Freese and Nichols Restores Ecosystem at Lawson’s Canal in Beaumont

When the City of Beaumont tried to turn a former canal section into a staging area for emergencies, they ran into a problem: a citation for violating federal environmental law. Freese and Nichols devised a creative solution that instead restored the site to its historical condition as forested wetlands.

The team also helped the city tell residents the story about aquatic habitat restoration, using Esri technology to create a public website featuring an ArcGIS StoryMap.

The Need: Resolution of an Unexpected Environmental Law Violation

The Lawson’s Canal Restoration Project was born as an innovative solution to a citation the City of Beaumont received for violating Section 404 of the Clean Water Act when they placed fill material into a defunct portion of Lawson’s Canal. The city initially intended to create an elevated emergency staging area because this portion of canal was no longer in use for water supply. But the U.S. Army Corps of Engineers concluded that the fill had been placed in waters of the U.S. without prior authorization.

The Solution: Environmental Restoration to Forested Wetlands

After determining other areas were preferable for emergency staging, Freese and Nichols worked with the city to instead propose restoring the site to its pre-canal conditions as forested wetlands. After the USACE agreed this approach would resolve the violation, the team developed a restoration plan in support of the environmental permit. One key feature of the restoration plan was that the fill material did not have to be completely removed; it was removed only to the depth that matched the elevations of the adjacent wetlands.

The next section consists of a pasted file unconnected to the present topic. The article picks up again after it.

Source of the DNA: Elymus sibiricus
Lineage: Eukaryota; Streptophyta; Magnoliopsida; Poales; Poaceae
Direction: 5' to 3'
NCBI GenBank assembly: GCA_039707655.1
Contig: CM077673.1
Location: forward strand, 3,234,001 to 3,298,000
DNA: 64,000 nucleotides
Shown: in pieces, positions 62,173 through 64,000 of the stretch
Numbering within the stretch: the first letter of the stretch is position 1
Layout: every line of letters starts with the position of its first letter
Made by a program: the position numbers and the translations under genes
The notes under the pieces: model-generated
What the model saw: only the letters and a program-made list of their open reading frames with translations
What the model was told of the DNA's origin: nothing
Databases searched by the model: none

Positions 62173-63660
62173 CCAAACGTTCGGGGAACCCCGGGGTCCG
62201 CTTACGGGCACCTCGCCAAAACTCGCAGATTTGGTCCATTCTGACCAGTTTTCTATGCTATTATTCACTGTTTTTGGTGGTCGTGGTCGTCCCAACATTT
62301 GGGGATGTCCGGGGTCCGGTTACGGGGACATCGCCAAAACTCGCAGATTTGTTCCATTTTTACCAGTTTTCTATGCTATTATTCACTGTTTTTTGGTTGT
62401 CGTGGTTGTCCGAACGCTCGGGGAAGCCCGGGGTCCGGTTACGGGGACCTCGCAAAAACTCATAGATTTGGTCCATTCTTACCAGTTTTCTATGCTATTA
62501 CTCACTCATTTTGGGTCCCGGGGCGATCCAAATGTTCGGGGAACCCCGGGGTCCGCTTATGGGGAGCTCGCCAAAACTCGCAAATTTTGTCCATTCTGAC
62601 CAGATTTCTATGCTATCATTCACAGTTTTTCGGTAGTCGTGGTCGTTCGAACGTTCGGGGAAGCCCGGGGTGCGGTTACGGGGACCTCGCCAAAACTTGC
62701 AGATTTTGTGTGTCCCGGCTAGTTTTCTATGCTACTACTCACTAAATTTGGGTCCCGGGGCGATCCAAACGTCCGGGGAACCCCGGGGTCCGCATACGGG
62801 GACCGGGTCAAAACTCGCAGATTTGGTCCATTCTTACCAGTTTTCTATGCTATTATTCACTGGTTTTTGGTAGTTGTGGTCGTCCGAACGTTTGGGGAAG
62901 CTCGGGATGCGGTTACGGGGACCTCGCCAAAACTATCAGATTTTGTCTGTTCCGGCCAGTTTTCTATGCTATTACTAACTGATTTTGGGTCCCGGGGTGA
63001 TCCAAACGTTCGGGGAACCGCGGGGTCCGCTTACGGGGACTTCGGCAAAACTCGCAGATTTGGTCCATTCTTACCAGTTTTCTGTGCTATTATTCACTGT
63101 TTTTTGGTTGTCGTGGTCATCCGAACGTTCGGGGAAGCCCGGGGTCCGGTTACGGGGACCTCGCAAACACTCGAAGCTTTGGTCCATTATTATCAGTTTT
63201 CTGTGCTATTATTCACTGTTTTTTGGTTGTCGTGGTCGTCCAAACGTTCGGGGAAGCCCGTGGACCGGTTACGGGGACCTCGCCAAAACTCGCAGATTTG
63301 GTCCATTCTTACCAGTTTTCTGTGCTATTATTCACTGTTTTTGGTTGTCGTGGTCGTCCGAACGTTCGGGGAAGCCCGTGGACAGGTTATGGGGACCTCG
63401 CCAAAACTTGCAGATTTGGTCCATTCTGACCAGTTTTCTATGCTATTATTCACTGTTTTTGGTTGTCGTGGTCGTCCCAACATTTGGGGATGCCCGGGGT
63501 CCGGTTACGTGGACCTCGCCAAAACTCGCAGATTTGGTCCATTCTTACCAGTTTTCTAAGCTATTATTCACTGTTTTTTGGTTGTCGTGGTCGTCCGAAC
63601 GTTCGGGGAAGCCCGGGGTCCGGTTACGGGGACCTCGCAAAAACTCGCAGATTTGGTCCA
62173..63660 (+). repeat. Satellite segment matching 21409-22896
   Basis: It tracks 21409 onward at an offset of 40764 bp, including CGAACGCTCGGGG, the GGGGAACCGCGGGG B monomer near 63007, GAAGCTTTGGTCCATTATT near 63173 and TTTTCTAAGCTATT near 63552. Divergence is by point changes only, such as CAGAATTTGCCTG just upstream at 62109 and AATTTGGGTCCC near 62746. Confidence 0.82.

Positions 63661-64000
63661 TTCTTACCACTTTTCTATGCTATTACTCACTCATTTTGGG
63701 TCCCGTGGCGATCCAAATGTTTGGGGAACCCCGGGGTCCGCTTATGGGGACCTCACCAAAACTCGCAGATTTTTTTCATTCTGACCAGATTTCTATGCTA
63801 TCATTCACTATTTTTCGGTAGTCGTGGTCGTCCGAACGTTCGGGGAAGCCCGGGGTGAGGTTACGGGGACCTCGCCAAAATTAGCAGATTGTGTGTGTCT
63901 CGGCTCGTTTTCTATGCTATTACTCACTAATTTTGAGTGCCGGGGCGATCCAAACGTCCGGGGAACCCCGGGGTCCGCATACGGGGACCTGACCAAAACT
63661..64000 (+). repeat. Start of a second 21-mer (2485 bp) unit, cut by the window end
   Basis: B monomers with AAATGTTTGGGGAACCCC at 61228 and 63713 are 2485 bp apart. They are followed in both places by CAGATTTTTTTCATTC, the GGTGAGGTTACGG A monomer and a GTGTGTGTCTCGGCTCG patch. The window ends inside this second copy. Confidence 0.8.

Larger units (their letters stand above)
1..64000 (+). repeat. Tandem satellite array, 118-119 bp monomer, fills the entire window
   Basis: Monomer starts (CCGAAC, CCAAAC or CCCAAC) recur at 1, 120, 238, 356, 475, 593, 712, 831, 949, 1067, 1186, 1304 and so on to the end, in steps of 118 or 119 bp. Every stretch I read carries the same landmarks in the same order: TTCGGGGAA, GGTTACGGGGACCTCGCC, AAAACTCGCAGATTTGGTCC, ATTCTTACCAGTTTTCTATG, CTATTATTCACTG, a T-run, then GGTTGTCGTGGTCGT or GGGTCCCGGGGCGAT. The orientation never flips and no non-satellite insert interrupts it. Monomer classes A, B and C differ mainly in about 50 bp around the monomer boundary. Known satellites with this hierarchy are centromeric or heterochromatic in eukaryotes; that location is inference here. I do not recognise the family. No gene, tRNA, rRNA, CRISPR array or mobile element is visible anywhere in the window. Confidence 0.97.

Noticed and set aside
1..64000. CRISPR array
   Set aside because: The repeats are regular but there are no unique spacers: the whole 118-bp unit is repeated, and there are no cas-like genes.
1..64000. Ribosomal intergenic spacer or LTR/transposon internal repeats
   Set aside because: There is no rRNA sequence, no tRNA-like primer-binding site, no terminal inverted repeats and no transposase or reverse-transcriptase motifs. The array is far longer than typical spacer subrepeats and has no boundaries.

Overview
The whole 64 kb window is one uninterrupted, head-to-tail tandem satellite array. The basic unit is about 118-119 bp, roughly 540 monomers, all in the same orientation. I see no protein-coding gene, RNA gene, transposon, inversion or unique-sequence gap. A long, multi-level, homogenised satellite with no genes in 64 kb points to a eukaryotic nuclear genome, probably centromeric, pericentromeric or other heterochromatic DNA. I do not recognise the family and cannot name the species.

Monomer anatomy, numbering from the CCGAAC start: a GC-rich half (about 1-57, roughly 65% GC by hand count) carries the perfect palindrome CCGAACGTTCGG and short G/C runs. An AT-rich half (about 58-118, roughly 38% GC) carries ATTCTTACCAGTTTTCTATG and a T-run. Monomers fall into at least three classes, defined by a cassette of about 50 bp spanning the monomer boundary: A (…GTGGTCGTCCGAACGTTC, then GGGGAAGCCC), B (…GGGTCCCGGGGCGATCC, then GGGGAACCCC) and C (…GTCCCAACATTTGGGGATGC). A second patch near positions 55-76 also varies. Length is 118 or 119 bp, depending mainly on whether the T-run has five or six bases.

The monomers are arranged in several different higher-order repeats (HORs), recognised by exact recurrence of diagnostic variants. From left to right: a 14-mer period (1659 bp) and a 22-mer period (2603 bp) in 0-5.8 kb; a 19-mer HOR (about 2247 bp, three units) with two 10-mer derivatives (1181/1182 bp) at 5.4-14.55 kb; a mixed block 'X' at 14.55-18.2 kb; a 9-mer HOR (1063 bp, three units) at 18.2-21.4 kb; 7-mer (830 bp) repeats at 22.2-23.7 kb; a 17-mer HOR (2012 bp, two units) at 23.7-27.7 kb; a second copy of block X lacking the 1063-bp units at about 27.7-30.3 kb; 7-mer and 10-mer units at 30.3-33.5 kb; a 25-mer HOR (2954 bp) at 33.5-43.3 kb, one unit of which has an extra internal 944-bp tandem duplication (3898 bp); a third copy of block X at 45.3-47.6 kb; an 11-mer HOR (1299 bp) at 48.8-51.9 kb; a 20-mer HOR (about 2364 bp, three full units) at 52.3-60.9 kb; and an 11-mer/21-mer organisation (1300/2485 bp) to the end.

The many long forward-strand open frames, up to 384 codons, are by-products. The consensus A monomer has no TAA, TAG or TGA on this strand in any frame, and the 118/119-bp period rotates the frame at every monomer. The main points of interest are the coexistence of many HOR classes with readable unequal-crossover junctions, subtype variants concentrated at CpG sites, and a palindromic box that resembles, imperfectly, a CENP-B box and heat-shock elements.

The restoration plan also outlined the best tree species selection and planting density to mimic the wetlands. The team worked closely with a local tree farm to coordinate procurement of the trees, while the city oversaw the fill removal and site regrading. Native wetland vegetation naturally repopulated the site between the fill removal/regrading effort and tree planting, and trees were planted in November 2022. This marked the transition from the restoration effort to compliance monitoring in accordance with the permit.

Freese and Nichols suggested that the city consider public outreach to turn what had been a thorny problem into a positive for the community. This resulted in another opportunity for innovation through the use of Esri technology to bring the project to the public with an ArcGIS StoryMap. The team used this software in an innovative way to create a visually pleasing, long-scrolling web page for the city to host on their website under their own ArcGIS online license.

The Innovation: Specialized Application of Permitting Expertise and Use of GIS Software

The team’s novel approach to obtain a nationwide permit for aquatic habitat restoration transformed a regulatory violation into an opportunity for wetland restoration, improved water resources and public engagement. The project improved the wetland area, function and quality and helped bolster the city’s relationship with the USACE

While this was a relatively small project, it is a strong addition to Freese and Nichols’ restoration project portfolio and experience with nature-based solutions. It’s also another step forward in our data collection and management approach through improved GPS and GIS software and drone use. These advances allowed the team to collect the data necessary for the ArcGIS StoryMap and create this excellent public engagement tool.

Below is a preview of the web page designed for the City of Beaumont to inform the community about the positive changes at Lawson’s Canal, a fresh application for Esri technology and ArcGIS.